Teacher comments are gold. Many students ignore them or give them a cursory glance. I’ve seen these students make the same mistakes over and over until I step in and have them look more closely.
So sit him down and look at them together. Why? They’re a specific, straightforward way to raise his grade. Could be for the next paper (if the comments are on the final version of the paper) or for that same paper (if this just a first step or draft).
SOME TIPS Continue Reading…
I keep a library of books in my car to use with students. And the most beat up looking book in the bunch is Hip-hop Poetry And The Classics by Alan Sitomer and Michael Cirelli.
Let’s face it, many teens (and some adults) hate poetry. And often with reason; it can be a bear. But your teen is expected to understand it, analyze it and then write about it. My copy of Hip-hop Poetry And The Classics is dog-eared because it has been my go-to book for the past fifteen years when I need to make poetry easier and even a bit fun. Continue Reading…
Are you eternally reminding your teen to do his homework? Are you tired of the squabbling, cajoling or threatening you do every night about her grades? Does he tune you out, flare up in anger or ‘yes’ you to death and then ignore your advise entirely?
This kind of dynamic can be incredibly frustrating and heart-breaking. I’ve seen parents try to talk to their teens about school and hit these kinds of walls. If you’re dealing with something like this, I’d like to recommend a book that really helped me shift my relationships with my students.
How To Talk So Kids Can Learn by Adele Faber and Elaine Mazlish has been a key foundational text for my work as a tutor (and as a mom). It has helped me get past being frustrated by my inability to help kids move through their anger or anxiety and being stymied when they resist our work. The book gave me concrete tools for creating a a comfortable relationship with my students. I became a whole better at steadily shifting a teen’s outlook on what it is like to work with me and to work on school. Continue Reading…
Your teen needs to be able to analyze the books, plays or short stories she’s assigned in class in order to write good essays. And this means picking out the juicy, often trickier stuff.
Analytical essay prompts ask her to make connections between texts, discuss the deeper meaning of character actions, analyze use of literary devices and more. So when she reads a text, she should be looking to note (or annotate) things that help do that. Some things to annotate: Continue Reading…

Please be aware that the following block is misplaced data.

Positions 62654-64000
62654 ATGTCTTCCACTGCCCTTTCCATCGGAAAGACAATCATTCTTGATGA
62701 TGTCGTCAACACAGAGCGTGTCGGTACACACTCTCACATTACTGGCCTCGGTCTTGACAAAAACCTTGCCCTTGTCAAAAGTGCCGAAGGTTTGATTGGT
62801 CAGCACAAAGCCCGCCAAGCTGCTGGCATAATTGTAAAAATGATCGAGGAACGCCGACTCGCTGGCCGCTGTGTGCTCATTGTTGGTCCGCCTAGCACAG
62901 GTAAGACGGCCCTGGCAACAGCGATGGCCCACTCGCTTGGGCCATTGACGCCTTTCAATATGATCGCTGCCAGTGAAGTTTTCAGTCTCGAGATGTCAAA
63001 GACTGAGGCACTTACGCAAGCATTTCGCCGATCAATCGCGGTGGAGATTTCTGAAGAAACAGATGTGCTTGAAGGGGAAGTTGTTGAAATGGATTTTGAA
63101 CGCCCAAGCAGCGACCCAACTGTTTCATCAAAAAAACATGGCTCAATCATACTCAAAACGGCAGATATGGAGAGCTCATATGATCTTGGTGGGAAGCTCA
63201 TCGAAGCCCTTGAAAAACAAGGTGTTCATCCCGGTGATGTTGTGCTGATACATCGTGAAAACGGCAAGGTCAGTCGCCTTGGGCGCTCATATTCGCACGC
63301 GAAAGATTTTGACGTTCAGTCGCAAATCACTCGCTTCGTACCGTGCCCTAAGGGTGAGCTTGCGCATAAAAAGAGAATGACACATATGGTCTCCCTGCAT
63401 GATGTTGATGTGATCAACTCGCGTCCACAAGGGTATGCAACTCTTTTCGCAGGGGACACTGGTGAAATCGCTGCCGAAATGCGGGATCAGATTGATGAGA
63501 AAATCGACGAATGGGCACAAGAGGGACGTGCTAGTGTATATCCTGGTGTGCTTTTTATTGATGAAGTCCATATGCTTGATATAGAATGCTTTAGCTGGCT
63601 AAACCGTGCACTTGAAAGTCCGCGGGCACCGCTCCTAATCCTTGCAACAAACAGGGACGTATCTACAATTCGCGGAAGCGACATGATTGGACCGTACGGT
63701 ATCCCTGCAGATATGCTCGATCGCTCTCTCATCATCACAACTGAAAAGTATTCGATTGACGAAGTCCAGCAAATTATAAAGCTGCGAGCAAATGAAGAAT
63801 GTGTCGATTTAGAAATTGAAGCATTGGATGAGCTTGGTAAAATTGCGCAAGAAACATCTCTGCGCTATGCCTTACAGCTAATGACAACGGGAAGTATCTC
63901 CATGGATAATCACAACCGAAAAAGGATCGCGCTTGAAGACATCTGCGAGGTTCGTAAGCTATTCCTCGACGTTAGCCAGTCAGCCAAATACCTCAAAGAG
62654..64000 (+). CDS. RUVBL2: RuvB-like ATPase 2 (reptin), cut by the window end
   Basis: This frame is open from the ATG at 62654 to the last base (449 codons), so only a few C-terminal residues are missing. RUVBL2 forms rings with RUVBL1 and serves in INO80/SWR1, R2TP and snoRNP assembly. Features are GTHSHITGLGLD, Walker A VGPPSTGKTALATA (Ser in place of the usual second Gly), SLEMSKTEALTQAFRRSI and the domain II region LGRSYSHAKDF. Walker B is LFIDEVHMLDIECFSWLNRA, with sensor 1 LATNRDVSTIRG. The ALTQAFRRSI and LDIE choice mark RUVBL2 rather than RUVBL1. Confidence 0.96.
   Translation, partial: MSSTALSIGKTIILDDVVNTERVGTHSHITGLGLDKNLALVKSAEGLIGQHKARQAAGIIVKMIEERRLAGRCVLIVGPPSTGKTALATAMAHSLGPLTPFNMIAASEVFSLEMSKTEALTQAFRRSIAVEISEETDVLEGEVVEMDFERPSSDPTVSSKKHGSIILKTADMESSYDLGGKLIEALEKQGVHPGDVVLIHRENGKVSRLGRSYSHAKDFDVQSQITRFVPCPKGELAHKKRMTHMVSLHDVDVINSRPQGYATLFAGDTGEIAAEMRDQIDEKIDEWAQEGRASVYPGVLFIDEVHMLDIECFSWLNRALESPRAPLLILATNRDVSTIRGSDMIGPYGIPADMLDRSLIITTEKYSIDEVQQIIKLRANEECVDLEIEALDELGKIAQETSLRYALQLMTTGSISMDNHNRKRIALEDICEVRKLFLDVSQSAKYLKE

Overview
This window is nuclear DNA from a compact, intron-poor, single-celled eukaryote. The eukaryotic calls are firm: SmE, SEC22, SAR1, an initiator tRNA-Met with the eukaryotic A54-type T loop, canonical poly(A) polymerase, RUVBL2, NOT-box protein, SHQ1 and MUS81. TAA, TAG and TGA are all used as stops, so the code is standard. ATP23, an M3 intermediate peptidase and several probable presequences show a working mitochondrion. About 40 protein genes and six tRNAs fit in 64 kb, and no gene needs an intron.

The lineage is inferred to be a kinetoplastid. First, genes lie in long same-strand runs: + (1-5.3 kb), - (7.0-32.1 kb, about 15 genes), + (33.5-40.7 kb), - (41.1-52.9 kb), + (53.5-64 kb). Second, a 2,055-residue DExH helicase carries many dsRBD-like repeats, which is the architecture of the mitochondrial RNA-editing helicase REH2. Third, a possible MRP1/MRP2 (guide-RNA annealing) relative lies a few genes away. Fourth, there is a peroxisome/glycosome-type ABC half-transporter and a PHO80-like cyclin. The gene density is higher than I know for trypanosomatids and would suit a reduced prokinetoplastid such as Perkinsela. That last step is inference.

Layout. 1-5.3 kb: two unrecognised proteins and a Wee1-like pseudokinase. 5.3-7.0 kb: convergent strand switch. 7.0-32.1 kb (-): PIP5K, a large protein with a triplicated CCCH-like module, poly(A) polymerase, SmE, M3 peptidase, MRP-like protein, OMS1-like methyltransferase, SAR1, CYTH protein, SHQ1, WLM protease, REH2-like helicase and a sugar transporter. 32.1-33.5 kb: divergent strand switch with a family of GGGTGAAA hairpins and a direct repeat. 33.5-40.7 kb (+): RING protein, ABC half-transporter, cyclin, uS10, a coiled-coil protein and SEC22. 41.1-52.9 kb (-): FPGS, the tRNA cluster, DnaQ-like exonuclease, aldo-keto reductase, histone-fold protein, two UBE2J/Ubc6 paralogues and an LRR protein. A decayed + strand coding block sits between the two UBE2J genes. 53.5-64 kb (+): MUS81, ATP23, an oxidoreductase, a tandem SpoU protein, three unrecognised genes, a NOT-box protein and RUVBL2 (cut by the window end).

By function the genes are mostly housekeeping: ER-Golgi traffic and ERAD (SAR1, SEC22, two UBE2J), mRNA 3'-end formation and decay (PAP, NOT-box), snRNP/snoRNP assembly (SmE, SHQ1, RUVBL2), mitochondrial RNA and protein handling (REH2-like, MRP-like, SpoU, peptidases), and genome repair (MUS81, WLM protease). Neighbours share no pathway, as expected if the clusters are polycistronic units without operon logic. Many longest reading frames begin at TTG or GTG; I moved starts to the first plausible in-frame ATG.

It’s a good bet that annotating, or writing notes about an assigned English text, is something your teen avoids like the plague. But it’s one of the ways she can make her life easier.
If she writes down her (and her teacher’s) observations as she’s reading the book it is a heck of a lot easier to use the text later to write an essay. Flipping aimlessly through a 250 page novel the night before an in-class essay test, trying to find important stuff, is a whole lot harder. You can help her avoid this.
This is the second part of a blog tackling that sticky task: writing a research paper for English, science, or history. Here’s some common pitfalls your teen can fall into and how you can help:
He fails to paraphrase enough. He must take the info he’s read and put it in his own words. Yes, this could mean taking a sentence from a book and changing half the words in it. Just remind him to be careful with that, as Turnitin.com catches plagiarized work.
Better is to take actual separate notes on what he has read, putting them into his own words as he writes. That way he avoids any grey area, digests the info fully and learns how to be a better writer. This is more time consuming, so he’ll have to plan accordingly. Check out this link on how to paraphrase.
SKIPS THE FINAL READ-THROUGH
She skimps on re-reading the paper for errors. Classic oversight for some students! They’re thrilled the final draft is done, figure they caught stuff as they were writing it and want to move on and hand the thing in. Bad idea.
Help her to sit down and give it one last, slow read through – outloud if that helps. Careless grammatical errors or mistakes with autocorrect chip away at a grade. These are silly things she can catch – help her catch them.
DOESN’T USE THE TEACHER Continue Reading…
Essay questions for English and history class essays come in different flavors – level of complexity, type, etc. Here are some tips to help her get through the prompt effectively so she can devote the most time to the actual writing part.
TRANSLATE THE PROMPT